Or you can check out our recipe book filled with 80 real recipes we have cooked in our RV and taste tested by Lee himself. The cookbook specializes in recipes that have a limited number of ingredients, without sacrificing flavor and is organized into categories that matter to full time RVers such as Happy Hours, Travel Days, and Pot Lucks   You can preview the kindle version on  Amazon or the Apple version on Itunes.    It is available in paperback on Amazon if you prefer.

First Time at Natural Bridges Monument

The next morning we woke up bright and early, but decided to delay our departure until the clouds cleared a little bit.  We had been having amazing luck with weather, but this morning was sort of cloudy and since we were doing a scenic drive, needed some good sky to get the pictures we wanted.  Thankfully it cleared up by around 11am, so we ate an early lunch and headed out.

There is a big loop that circles the Valley of the Gods and the decision on which way to go was largely determined by the Moki Dugway.  There is a 3 mile section of Highway 261 that is gravel road and seriously extreme switchbacks.  Harry had driven it the day before with his four-wheel drive, so we had the information from his experience, but once again the 2-wheel drive made us more cautious and essentially Lee had to decided if he wanted to drive up the 10% gravel grade or down it.  He decided he would prefer to drive down, which I was a fan of because this put that section at the end of our day.  Consequently we made a right onto Highway 163 and started around the loop.

The first place we stopped was in Bluff, Utah which is right on the outer edge of Navajo Nation.  We followed the signs and turned down the road to an historic loop to stop at the Fort Bluff visitors center.  I mentioned in our last post how frustrated I was by the lack of information in the area and Steven had mentioned that this visitor center was a really good one.  Despite all that we almost didn’t stop, but I am so glad we did, because it was really terrific.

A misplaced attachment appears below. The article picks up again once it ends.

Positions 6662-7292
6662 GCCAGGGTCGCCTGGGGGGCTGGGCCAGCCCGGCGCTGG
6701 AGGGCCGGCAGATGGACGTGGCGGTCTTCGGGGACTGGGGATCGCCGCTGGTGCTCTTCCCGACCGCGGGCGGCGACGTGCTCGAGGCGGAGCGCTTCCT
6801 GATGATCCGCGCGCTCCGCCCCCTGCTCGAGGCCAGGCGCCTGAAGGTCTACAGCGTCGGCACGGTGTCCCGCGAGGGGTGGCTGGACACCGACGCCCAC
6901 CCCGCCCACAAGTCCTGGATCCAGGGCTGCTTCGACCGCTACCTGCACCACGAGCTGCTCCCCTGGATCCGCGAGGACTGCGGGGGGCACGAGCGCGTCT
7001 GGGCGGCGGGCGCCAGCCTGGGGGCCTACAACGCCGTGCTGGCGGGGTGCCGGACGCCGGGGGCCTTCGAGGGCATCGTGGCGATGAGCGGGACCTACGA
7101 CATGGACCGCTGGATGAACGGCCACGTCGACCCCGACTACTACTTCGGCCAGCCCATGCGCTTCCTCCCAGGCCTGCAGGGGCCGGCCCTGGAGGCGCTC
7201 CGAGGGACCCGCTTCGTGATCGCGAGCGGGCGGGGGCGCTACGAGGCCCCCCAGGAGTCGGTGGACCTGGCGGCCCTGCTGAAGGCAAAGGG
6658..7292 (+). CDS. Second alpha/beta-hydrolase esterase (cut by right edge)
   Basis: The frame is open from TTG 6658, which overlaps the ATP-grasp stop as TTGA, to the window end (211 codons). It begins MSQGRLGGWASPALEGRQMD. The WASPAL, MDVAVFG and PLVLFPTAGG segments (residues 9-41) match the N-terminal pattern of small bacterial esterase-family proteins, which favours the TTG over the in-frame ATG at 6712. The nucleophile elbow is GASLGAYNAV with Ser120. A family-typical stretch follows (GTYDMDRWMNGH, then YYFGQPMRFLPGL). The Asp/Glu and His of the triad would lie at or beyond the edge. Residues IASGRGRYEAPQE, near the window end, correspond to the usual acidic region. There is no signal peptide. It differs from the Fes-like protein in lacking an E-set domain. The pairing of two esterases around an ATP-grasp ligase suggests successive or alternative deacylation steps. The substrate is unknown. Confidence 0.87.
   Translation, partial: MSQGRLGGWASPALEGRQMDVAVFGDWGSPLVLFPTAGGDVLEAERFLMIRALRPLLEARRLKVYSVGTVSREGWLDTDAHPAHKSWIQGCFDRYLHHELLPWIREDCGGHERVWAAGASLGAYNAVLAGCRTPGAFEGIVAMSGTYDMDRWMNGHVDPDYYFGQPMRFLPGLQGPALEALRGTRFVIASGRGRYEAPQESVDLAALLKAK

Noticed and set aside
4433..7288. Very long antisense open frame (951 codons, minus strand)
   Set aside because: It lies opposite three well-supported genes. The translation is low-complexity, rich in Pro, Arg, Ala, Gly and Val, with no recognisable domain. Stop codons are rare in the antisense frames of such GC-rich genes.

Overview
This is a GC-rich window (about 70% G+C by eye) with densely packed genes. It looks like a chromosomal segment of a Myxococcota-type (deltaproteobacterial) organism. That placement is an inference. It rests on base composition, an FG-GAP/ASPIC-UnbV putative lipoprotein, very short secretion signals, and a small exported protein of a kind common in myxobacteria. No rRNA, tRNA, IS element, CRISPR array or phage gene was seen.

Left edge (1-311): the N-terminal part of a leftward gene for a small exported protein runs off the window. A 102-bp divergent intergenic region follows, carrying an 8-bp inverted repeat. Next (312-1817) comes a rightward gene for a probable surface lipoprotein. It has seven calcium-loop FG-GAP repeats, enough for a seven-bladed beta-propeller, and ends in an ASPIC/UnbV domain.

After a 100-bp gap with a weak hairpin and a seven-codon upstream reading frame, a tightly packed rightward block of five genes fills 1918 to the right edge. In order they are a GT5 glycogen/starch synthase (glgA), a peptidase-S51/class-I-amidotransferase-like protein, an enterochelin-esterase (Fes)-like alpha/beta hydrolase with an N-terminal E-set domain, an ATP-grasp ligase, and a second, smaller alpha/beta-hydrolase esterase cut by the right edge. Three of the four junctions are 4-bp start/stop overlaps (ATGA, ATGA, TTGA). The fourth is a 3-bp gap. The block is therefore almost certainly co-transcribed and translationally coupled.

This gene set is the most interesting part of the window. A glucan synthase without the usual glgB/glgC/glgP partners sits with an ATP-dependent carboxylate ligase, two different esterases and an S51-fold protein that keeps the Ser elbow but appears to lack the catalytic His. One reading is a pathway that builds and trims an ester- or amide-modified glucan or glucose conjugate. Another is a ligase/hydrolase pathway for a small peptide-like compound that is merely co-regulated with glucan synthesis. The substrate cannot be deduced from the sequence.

Fort Bluff Memorial for the settlers who made the journey.

The moment we walked in a woman, in historical garb, walked up to us and started telling us the story of the fort.  A group of pioneers were sent to settle the area and in order to make it had to go through Hole-in-the-Wall pass.  They had 125 people, 1800 head of cattle, and an early winter had created snow behind them when they reached the pass.  They thought they would be able to get through with minimal issue, but the journey of 6 weeks actually took 6 months.

They managed to get through by dynamiting larger holes in the rocks and then building a narrow road on the outside of the cliff.  They also lowered the wagons on very steep grades, using men and ropes to manage the feat.  It was a fascinating story and I was completely caught up in it, having never heard it before.  Lee knew the story, but not in that detail and he enjoyed the telling as well.

A picture of the “hole” they came through.  You can visit this by traveling hole in the rock road in the Grand Staircase-Escalante National Monument.  Landslides have caused this route to no longer be passable.

This picture is a recreation of how they did it. There are men in the back holding onto ropes and acting as human brakes to get the wagons down the steep grades. Absolutely incredible feat.Along with the information, they also took us to a nice little section with lots of free maps and pamphlets, we looked through a very nice gift shop and then went out to walk the fort re-creation, which was built around the one original cabin remaining.

Visitors Center

Original Cabin

The thatched roof was really interesting to see

This is where the visitors center took itself to the next level as every cabin told the story of one of the families and had authentic memorabilia provided by the families descendants.  There were pictures, family trees, items used in the crossing, and everyone had an audio recording about the family that was done in multiple languages.

Every cabin had a short recording of the family including little details about them that really brought them to life

The Perkin’s Brothers were from Wales and were dynamite experts. They were the ones who made blowing the hole wider possible

Sarah Perkins with her 9 daughters. I thought having three girls was challenging!!

Extremely well done and I especially appreciated how they were open about the polygamist families.  I found that particularly fascinating and was happy they didn’t cover that up, but provided pictures of all the wives and many of their children.  The entire experience was the complete opposite of what had happened the day before and the best part of all was it was totally free.  I absolutely recommend taking time to make the stop and they do have spaces for large rigs, if you are just passing by.